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Mission: Cure Update: PancreasFest and Progress

By September 5, 2019 September 27th, 2019 No Comments

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PancreasFest 2019 unveiled promising scientific discoveries and exciting collaboration opportunities, and Mission: Cure was there!

Shows Mission: Cure's team at PancreasFest 2019.

Mission: Cure’s Team at PancreasFest 2019. Big thanks to our amazing interns from Brown University and Amy Jensen who shared her story of living undiagnosed with chronic pancreatitis.

Yes, PancreasFest is the name of a scientific conference held annually in Pittsburgh, PA in July where leading physicians, researchers and patient advocates share new discoveries, discuss results of the latest research and identify best practices for diagnosing and treating pancreatitis, pancreatic cancer and other pancreatic diseases. Two of Mission: Cure’s projects were featured before this highly collaborative and committed group.

Targeting the CFTR Gene

At a meeting of key scientific partners, Linda Martin and Megan Golden presented Mission: Cure’s strategy to develop treatments for pancreatitis patients with mutations in the CFTR gene. Mutations in this gene – the gene that also causes cystic fibrosis – are now thought to be present in as many as 50% of chronic pancreatitis patients. The CFTR gene regulates how fluid flows in and out of cells. Cystic fibrosis patients have fluid build-up in their lungs and pancreas; people with less severe CFTR mutations or with less severe CFTR mutations and a mutation in another gene such as the Calcium Sensing Receptor “CASR” or the Serine Peptidase Inhibitor, Kazal type 1 “SPINK,” can have pancreatitis but not cystic fibrosis.

The good news about this discovery is that, through the work of the Cystic Fibrosis Foundation and its collaborators, there are drugs that can fix most of the problems that CFTR mutations cause. Pancreatitis experts believe these CFTR-correcting drugs may also work for some people with pancreatitis. Mission: Cure is helping plan clinical trials to test whether successful cystic fibrosis drugs will be effective in treating recurrent acute and chronic pancreatitis.

Harnessing Big Data to Identify Approved Drugs to Repurpose for Pancreatitis

Finlay MacLean, a biomedical engineer from Elsevier, an international information analytics company, traveled from London to present on another Mission: Cure collaboration – a datathon where data scientists identified over 300 already-approved drugs that have potential as treatments for chronic pancreatitis. The datathon used big data mining and artificial intelligence to identify rugs to add to Mission: Cure’s growing list of approved drugs that have potential to treat pancreatitis. For those that are safest and most promising, we intend to partner with researchers and start small clinical trials as early as next year. Stay tuned for updates on these exciting proof-of-concept trials.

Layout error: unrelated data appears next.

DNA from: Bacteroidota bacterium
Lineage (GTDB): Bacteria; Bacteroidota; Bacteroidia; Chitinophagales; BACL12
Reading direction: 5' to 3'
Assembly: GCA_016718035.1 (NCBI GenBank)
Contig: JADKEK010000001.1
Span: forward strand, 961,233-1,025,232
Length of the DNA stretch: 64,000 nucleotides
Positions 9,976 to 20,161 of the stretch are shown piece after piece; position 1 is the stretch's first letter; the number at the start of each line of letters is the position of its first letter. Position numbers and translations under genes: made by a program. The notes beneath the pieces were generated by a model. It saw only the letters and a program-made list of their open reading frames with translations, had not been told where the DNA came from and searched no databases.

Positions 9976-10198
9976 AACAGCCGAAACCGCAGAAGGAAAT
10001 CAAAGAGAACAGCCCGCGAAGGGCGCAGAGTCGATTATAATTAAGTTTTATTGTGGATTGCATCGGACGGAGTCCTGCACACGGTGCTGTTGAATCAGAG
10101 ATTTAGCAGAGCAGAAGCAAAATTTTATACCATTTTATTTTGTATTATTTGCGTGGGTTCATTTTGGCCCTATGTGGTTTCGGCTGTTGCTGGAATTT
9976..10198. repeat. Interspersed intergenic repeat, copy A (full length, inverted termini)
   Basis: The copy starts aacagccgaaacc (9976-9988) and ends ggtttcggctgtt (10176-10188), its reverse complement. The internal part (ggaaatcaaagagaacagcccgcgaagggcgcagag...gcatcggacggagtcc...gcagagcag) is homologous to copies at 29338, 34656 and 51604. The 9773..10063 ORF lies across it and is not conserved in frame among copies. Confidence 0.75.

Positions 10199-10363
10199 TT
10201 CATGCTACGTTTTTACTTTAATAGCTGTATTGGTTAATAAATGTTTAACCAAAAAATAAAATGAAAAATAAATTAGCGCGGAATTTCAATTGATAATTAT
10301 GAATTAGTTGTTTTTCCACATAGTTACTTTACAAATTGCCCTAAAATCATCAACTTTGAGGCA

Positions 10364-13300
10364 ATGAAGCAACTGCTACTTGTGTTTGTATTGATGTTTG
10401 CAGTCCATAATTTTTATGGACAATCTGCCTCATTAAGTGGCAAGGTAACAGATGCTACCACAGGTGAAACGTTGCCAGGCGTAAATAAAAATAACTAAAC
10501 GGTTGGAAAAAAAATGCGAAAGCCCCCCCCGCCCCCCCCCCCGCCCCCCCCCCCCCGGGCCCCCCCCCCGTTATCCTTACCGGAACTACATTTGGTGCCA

Presentation of our Drug Repurposing projects poster by the Mission: Cure team

At PancreasFest—Our “Drug Repurposing For Chronic Pancreatitis” Poster

Showing Mission: Cure's co-Directors at PancreasFest 2019

Mission: Cure’s Co-Directors, Linda Martin (left) and Megan Golden (right)

Logan’s Story: Pediatric Pancreatitis

As we forge ahead to advance new therapies and a cure for chronic pancreatitis, we hold six-year-old Logan Williams and his family in our hearts and minds. In the enclosed video the Williams family shares its life-changing journey as they deal with chronic pancreatitis and learn to cope with the disease now prevalent in their lives.

We extend our gratitude to you – our community of patients and families, physicians and researchers, leaders from government and the business community – who believe that, with focus and funding, those suffering from debilitating and untreatable diseases should have hope for a cure. We wish you a wonderful end of summer.

From all of us at Mission: Cure – Thank you!

P.S. We welcome your outreach! Please feel free to contact us via email at: Linda Martin, lmartin@mission-cure.org and Megan Golden, mgolden@mission-cure.org.

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